Good communications and trade routes were as essential
for Roman Caistor as they are for Norwich today.
This map shows the trade and communication routes around
Norfolk in the Roman period. It also shows how different the coastline
and river estuaries were at that time.
Some of the roads built to link Caistor with other towns and settlements are still in use, nearly 2000 years later. One of the main routes into Norwich, the A140, on the far side of the valley, follows the line of the Roman road that once led from Caistor to the major Roman towns of Colchester and London. The road would have crossed the river over a wooden bridge and entered the town at the spot where you are standing now.
This area of the town would have teemed with activity, as boats were
loaded and off-loaded along the wooden river-side quay. The River
Tas is part of a network of waterways, providing routes to transport
goods around a large area of Norfolk. Small river boats carried loads
between the town and the sea-ports on the coast. There, the cargoes
were transferred to or from large sea-going ships which traded around
the coast and across the North Sea.
An engraved stone from a ring found at Caistor, showing
a Roman sea-going ship and a lighthouse.
Goods such as corn from the rich
farmlands around Caistor were taken down river, while items such as
fine pottery and wine were imported from the continent and brought
up river to the town.
This group of Roman pottery from Caistor includes a
plain grey jar and a small lamp, both made in the town. The fine red
decorated dish is samian ware imported from France. The Romans were
very fond of seafood; shells left over from their meals have been
found all around the town.
The river was also an important resource in another way. Caistor had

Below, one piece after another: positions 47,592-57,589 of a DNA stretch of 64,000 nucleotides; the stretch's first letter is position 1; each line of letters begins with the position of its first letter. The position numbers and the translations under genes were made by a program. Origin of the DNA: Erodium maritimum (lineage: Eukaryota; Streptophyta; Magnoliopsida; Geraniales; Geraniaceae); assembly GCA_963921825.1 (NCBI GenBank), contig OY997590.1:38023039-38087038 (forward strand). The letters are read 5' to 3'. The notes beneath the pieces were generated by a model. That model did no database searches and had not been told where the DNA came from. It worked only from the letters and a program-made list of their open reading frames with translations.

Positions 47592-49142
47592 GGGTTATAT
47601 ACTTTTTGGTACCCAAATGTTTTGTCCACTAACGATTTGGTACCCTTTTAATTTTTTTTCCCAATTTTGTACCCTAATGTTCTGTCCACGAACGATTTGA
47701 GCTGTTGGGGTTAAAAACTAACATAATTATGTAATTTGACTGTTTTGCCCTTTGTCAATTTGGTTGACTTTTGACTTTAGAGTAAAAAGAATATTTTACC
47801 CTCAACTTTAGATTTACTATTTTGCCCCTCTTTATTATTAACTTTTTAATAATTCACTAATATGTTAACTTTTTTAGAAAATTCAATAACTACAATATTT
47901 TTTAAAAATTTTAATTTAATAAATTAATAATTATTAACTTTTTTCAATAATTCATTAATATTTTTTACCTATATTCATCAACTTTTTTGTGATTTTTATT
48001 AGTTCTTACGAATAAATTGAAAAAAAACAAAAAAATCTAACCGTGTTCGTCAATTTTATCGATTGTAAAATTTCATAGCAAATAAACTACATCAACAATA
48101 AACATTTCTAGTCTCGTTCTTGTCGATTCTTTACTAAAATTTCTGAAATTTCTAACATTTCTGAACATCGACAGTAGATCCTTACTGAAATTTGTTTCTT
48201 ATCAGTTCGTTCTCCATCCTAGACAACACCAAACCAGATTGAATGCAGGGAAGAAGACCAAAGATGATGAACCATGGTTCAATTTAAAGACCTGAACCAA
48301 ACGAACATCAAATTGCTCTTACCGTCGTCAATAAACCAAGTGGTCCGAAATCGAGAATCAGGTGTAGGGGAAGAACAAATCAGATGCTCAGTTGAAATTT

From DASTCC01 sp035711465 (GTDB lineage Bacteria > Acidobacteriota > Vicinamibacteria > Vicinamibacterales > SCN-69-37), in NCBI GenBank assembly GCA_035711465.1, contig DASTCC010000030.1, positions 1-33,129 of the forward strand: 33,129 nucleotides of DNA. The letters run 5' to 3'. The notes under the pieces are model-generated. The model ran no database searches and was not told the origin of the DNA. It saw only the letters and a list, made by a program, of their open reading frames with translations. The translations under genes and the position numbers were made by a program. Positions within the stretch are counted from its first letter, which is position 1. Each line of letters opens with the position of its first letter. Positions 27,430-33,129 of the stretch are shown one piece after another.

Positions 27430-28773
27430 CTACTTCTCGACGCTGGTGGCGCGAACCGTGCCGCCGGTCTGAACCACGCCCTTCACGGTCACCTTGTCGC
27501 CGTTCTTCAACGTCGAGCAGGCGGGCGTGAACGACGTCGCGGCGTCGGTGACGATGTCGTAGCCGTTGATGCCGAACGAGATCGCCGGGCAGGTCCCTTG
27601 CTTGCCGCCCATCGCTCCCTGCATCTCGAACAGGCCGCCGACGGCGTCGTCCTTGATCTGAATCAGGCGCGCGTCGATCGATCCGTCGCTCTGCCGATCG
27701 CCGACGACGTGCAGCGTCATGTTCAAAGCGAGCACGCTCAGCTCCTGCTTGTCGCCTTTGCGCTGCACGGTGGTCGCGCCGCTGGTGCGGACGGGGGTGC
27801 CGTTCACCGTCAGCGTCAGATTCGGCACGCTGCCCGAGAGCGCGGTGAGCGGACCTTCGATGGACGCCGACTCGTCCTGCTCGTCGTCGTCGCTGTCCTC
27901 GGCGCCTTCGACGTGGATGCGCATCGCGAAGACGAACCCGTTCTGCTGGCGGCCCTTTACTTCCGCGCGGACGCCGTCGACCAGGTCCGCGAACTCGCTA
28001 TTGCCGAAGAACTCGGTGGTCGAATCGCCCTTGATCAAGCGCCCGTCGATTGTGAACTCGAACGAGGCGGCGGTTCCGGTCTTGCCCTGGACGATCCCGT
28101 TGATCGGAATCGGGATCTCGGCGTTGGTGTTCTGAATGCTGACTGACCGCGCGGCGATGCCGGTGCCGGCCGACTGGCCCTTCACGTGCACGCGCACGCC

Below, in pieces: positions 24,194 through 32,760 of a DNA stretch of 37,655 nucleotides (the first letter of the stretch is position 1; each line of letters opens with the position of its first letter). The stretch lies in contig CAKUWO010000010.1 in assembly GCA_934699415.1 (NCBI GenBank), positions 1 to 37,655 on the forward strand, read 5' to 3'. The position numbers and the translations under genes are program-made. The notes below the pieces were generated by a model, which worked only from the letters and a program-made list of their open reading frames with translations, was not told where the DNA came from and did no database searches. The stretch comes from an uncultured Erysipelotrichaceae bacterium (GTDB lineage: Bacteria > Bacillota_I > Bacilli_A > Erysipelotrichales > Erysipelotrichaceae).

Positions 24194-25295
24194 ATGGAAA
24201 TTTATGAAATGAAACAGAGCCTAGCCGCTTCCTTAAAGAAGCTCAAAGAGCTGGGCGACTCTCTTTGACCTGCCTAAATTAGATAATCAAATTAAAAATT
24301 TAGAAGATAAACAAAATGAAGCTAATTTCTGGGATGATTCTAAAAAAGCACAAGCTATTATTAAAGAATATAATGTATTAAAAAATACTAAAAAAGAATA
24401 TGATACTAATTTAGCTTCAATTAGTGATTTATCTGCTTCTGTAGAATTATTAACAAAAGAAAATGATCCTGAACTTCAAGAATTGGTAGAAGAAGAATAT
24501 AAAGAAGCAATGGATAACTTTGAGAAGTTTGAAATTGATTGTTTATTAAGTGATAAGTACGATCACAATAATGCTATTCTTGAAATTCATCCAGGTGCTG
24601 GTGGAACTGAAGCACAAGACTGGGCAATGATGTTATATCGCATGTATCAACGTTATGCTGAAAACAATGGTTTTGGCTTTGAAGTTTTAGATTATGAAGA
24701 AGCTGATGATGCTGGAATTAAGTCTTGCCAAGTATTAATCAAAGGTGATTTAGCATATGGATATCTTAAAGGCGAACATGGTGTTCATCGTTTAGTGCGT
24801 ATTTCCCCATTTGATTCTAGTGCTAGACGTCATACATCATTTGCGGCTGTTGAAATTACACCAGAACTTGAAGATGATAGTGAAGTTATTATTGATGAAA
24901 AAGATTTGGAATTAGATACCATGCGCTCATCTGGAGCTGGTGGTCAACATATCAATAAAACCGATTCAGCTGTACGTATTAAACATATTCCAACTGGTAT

a sophisticated system of water supply and drainage. Evidence suggests
that a clean water supply from springs east of the town was carried
into the town by a wooden pipeline. The slope of the ground down towards
the river aided the flow of water around the town. Waste water was
carried out into the river along underground drains built beside and
beneath the streets. The town's public baths were one of the heaviest
users of water. The large bath buildings were only partly excavated
in the 1930's and stood just the other side of the hedge.
A few years ago a small piece of rolled lead sheet was found on the
riverbank, in dredgings from the riverbed, not far from this spot.
Once unrolled it revealed a curse scratched into the lead, asking
the river god Neptune for help in the return of several stolen objects
and the blood of the thief that had taken them. The thief had taken
a wreath, bracelets, a cap, a mirror, a head-dress, a pair of leggings
and ten pewter vessels. If Neptune was successful in finding the thief
and the goods, he was to accept the leggings as an offering of thanks.
Last updated on 13 August 2009 by John Peterson